And, the result is that medical operations and pharmaceutical corporations can disparage lifestyle interventions such as diet or exercise and claim that only their pill or their procedure have been "proven effective'.  (And, in healthcare, it is commonly assumed that until something is proven to be true that it is not true -- rather than simply unproven)

    But now:   The iPhone and the Apple Watch can combine to provide accurate, on going and real time collection of both objective data (heart rate) and subjective data (how I feel).  That could shake the healthcare system to its roots. 

    For example:  It is increasingly accepted that 80% of our $3 Triillion/year of healthcare spending goes to treat chronic diseases of which 50-80% are caused by unhealthy lifestyles.  So far, the healthcare industry has managed to disparage and block all attempts at lifestyle medicine and claim that the only path to health is by buying their pills and procedures.  (Yes, they give lip service to lifestyle medicine, but that's all).

    The iPhone and Apple Watch could enable the quality research needed to expose the Big Lie of the healthcare industry, restore Americans to the health they deserve and save literally trillions of dollars.

    repressthislolliverwatto_cobra
  • Reply 6 of 15
    Those are all mental problems. Not clear what a Watch is supposed to do for the mentally ill.
    watto_cobra
  • Reply 7 of 15
    Rayz2016Rayz2016 Posts: 4,555member
    Those are all mental problems. Not clear what a Watch is supposed to do for the mentally ill.
    Try reading the article. 

    They’re trying using the watch to study it, not cure it. 
    repressthislolliverwatto_cobra
  • Reply 8 of 15
    asciiascii Posts: 5,941member
    One question I have in life is why some people seem to have a high degree of free will/self discipline and others are just leaves on the wind. Heart rate is not the first place I would start to look for an answer, but more data of any kind can't hurt!
    lolliverwatto_cobra
  • Reply 9 of 15
    GeorgeBMacGeorgeBMac Posts: 3,568member
    Those are all mental problems. Not clear what a Watch is supposed to do for the mentally ill.
    They are helping to gather information to aid in the research needed to develop effective treatments.

    Even intractable mental illnesses like schizophrenia respond to treatment.  In those, it may not impact the underlying brain physiology, but it can help the person deal with it and manage it more effectively for a higher quality and more functional life.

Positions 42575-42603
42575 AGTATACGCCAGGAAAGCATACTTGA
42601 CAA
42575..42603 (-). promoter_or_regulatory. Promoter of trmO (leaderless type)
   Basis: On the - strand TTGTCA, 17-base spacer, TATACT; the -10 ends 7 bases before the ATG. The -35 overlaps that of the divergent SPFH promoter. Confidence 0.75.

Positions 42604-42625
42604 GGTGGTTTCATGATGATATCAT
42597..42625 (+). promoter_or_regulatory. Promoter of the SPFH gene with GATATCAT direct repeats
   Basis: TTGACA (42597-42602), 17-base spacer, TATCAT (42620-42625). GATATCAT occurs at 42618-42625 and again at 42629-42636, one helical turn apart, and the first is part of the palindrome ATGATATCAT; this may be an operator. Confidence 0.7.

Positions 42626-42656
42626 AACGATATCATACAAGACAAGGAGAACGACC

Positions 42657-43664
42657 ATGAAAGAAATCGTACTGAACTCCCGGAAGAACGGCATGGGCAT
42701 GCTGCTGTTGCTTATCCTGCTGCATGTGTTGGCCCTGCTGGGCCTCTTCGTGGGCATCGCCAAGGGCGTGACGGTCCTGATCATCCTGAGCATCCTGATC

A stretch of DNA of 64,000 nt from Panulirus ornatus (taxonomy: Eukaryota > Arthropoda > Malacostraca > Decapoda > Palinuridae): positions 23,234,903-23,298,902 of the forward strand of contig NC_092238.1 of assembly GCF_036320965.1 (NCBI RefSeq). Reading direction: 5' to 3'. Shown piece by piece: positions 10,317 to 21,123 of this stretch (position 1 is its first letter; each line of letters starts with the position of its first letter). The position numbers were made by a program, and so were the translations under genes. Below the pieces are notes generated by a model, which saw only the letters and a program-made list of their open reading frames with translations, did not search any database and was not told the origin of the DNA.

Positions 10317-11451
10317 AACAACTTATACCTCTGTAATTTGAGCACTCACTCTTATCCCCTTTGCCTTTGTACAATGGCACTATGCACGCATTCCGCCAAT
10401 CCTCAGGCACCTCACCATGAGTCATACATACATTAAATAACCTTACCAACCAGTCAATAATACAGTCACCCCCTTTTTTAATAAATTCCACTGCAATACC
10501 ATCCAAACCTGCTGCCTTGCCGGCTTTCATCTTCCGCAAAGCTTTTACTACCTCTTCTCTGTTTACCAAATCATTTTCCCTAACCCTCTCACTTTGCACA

repressthislolliver
  • Reply 10 of 15
    GeorgeBMacGeorgeBMac Posts: 3,568member
    ascii said:
    One question I have in life is why some people seem to have a high degree of free will/self discipline and others are just leaves on the wind. Heart rate is not the first place I would start to look for an answer, but more data of any kind can't hurt!
    Aspergians tend to have ultra high levels of focus, discipline and concentration.
    Those with ADHD tend to be flighty and impulsive -- as well as personable and imaginative.

    They may be at opposite ends of the spectrum, but both can, and have, made meaningful contributions to society.

    But both of those are rooted in inherent brain physiology.   The personality disorders are often simply responses to other traumas and issues.  But typically, they are as intractable as Aspergers and ADHD.

    But, in all cases, the person with proper motivation, acceptance and support can make adjustments to improve their quality of life and functionality.   Hopefully this study will contribute to the knowledge base and improve the support for those unfortunates so they can improve their lives.
    asciirepressthisMacPro
  • Reply 11 of 15
    macguimacgui Posts: 1,062member
    ireland said:
    Childhood trauma... uses food to protect certain feelings from being seen. Boom.
    You're a fucking genius. Why you're not a the Mayo or Johns-Hopkins is a mystery and tragedy to modern science.

    So the heart rate sensor is why this is a Watch study? I’m assuming you could just as easily record behavioral information via your iPhone.
    If you're inclined to wear a watch you're far more likely to have it with you than your phone. They're exceptions but not everybody carries their phone on them at all times or has it at the table during meals. A well written app for the watch could be much quicker than retrieving a phone. One device to do a job instead of two.